A recent article by Drs. Keith and Thomas Fehring recounts the resurgence of Metal on Metal joint arthroplasties in the early 2000s. The authors describe complications that have been experienced by recipients of those devices resulting from products of metal wear and corrosion (i.e., Aseptic lymphocytic-dominated vasculitis-associated lesion/adverse local tissue reactions (or ALVAL/ALTR)) and propose an algorithm for diagnosing those complications. Unfortunately, the outcomes of revision surgery for Total Hip Arthroplasty resulting from metal related complications remain suboptimal. According to the authors, these individuals often experience instability and aseptic loosening of their replacement acetabular component due to soft tissue and bone destruction. They also experience high rates of infection.

See Fehring, K.A. et al. Modes Of Failure In Metal-On-Metal Total Hip Arthroplasty, Orthopedic Clinics of North America, 46, 185-92 (2015).

Weisman, Kennedy and Berris is currently serving on the leadership of national litigation involving DePuy’s ASR and Stryker’s Rejuvenate and ABGII devices. The firm has extensive experience in handling lawsuits against orthopedic device manufacturers and has been extremely successful in obtaining just compensation for clients from across the country for pain, suffering and lost wages resulting from failed implants. Currently, the firm is investigating claims of individuals who experienced complications from the recalled Zimmer Persona knee prosthesis. If you or someone you know has experienced an orthopedic device failure, attorneys at Weisman Kennedy and Berris would be happy to answer any questions you might have about available rights.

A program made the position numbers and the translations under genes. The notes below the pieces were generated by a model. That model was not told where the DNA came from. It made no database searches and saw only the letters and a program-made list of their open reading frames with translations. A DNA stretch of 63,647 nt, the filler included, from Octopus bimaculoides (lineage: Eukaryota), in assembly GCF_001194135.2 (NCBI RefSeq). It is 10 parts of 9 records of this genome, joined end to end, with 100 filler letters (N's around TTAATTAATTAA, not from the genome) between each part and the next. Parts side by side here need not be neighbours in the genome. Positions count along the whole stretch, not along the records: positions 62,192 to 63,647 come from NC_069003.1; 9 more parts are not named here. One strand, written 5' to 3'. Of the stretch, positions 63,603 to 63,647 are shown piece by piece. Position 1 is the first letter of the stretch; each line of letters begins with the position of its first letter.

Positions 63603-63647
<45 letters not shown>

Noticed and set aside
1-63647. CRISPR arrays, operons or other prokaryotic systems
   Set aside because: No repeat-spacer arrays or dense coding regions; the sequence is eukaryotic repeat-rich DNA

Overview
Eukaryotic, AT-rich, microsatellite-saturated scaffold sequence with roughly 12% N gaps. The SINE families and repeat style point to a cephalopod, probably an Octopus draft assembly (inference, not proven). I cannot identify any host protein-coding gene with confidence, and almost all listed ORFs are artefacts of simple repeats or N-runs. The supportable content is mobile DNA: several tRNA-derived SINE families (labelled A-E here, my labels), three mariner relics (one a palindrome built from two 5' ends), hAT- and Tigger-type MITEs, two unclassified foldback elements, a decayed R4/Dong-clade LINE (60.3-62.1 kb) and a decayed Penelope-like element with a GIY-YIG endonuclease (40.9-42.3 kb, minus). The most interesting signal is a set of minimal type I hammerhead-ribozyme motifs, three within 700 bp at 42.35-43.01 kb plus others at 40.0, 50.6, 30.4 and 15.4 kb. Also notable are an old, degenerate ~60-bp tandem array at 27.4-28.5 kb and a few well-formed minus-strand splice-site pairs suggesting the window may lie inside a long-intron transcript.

09May 2014

Six-billion dollars is about all it would take.

That amount, say state officials, would go far toward fixing about 1,500 bridges in the state that are in need of serious repair.

Here’s a snapshot look at the overall state of Ohio’s 27,000-plus bridges.

For starters, a good number of them have dubiously merited the tag “structurally deficient” that has been applied to them by the United States Department of Transportation in its 2013 report on bridges across the country. That term means that an important element of a bridge — its deck, say, or its substructure — is in poor condition or even worse.

The solace that Ohio residents can take in knowing that they are not alone in dealing with bad bridges is undercut by the sheer problem posed nationally by obsolete and failing infrastructure.